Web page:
• Ensure you know your profitability and cash flow position so you can budget the payment of your creditors and taxation commitments.

• Monitor your personal living expenses.

• Speak to your solicitor to ensure you and your spouse have appropriate wills and the enduring power of attorney documents.

• Consider the creation of a testamentary trust under your will.

Talk to a professional advisor to ensure you are protected.

For more information, contact Ken Howes on

What is the difference between an employee and a contractor, and does it matter? The Australian Tax Office describes an employee as someone who works in your business and is part of your business. A contractor is running their own business. But it’s not as simple as it sounds.

Your tax, super and other obligations will vary depending on whether your workers are employees or contractors and it’s against the law to wrongly treat an employee as a contractor. It’s worth checking because if you don’t get it right, you could be facing heavy penalties.

Some workers are always considered employees, such as apprentices, trainees, labourers and trade assistants. Employees must be people. If you’ve hired a company, trust or partnership to undertake work, that is a contract relationship for tax and super purposes. If you have sourced workers through a labour hire company, and you pay the company for the work, they are responsible for those obligations. If you’ve hired an individual, it’s the details of the working agreement which will determine if they are a contractor or an employee.

There are a few factors when taken together, that determine whether a worker is an employee or contractor for tax and super purposes.

Do they have the ability to subcontract or delegate work? An employee cannot pay someone else to do their work, whereas a contractor has this right.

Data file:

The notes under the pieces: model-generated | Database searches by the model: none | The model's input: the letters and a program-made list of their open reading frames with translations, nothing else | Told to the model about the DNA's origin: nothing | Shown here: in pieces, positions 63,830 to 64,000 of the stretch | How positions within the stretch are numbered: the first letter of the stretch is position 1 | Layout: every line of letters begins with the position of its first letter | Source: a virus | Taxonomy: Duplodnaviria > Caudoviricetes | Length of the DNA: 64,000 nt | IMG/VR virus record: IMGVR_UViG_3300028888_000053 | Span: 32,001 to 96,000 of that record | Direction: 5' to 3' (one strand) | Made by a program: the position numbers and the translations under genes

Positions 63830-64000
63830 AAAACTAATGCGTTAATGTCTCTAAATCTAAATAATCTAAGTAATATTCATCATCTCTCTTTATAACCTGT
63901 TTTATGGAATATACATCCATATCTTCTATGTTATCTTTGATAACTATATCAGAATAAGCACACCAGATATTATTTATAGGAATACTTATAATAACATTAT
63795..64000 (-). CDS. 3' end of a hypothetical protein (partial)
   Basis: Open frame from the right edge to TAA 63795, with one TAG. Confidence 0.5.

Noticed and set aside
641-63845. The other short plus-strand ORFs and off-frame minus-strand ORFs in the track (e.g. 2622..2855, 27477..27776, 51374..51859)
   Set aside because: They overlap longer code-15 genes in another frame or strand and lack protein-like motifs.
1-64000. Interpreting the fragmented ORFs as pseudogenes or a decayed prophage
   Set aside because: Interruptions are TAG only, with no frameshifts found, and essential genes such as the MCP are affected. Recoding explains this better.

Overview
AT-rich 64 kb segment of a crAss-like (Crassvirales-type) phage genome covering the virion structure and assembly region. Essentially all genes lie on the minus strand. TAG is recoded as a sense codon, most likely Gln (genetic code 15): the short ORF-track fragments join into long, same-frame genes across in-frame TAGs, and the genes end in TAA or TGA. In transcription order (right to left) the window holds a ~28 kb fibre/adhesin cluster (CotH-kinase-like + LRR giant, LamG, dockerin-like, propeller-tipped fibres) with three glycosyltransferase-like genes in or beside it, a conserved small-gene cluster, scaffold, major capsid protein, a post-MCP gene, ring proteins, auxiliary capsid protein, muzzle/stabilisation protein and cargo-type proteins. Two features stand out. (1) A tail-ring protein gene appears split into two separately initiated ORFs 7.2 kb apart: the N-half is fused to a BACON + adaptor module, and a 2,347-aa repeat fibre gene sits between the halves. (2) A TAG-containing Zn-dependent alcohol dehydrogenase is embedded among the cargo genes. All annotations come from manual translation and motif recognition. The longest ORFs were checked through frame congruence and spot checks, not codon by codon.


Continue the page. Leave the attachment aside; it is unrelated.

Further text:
How are they paid? If the worker is paid for their time worked, or a commission, or a price per item, they are considered an employee. If they are paid to achieve a result based on a quote they provided, they are a contractor.

Who supplies their tools and equipment? If you supply all or most of a worker’s tools, or they supply their own, but you pay a reimbursement, they are an employee. A contractor would supply all their own equipment, and you do not pay them a reimbursement or allowance.

Are you in control of the workplace? Employees are directed by you to work as directed, but contractors have the freedom to determine how any work is done subject to their contract.

Myths about employees vs contractors

Myth: If a worker has an ABN they’re a contractor. FALSE: Having an ABN makes no difference to whether a worker is an employee or contractor for a job. If the working arrangement is employment, an ABN will not make the worker a contractor.

Myth: Employees can’t be used for short jobs or to get extra work done during busy periods. FALSE: The length of a job or regularity of work does not influence whether a worker is an employee or contractor. Both can be used for casual, temporary, on-call and infrequent work busy periods, short jobs, specific tasks and projects.

Myth: My business has always used contractors, so we don’t need to check whether new workers are employees or contractors. FALSE: Unless a working arrangement (including the specific terms and conditions under which the work is done) is identical to a previous arrangement, the outcome could be different.

Myth: If a worker has a registered business name, they’re a contractor. FALSE: Having a registered business name makes no difference to whether a worker is an employee or contractor.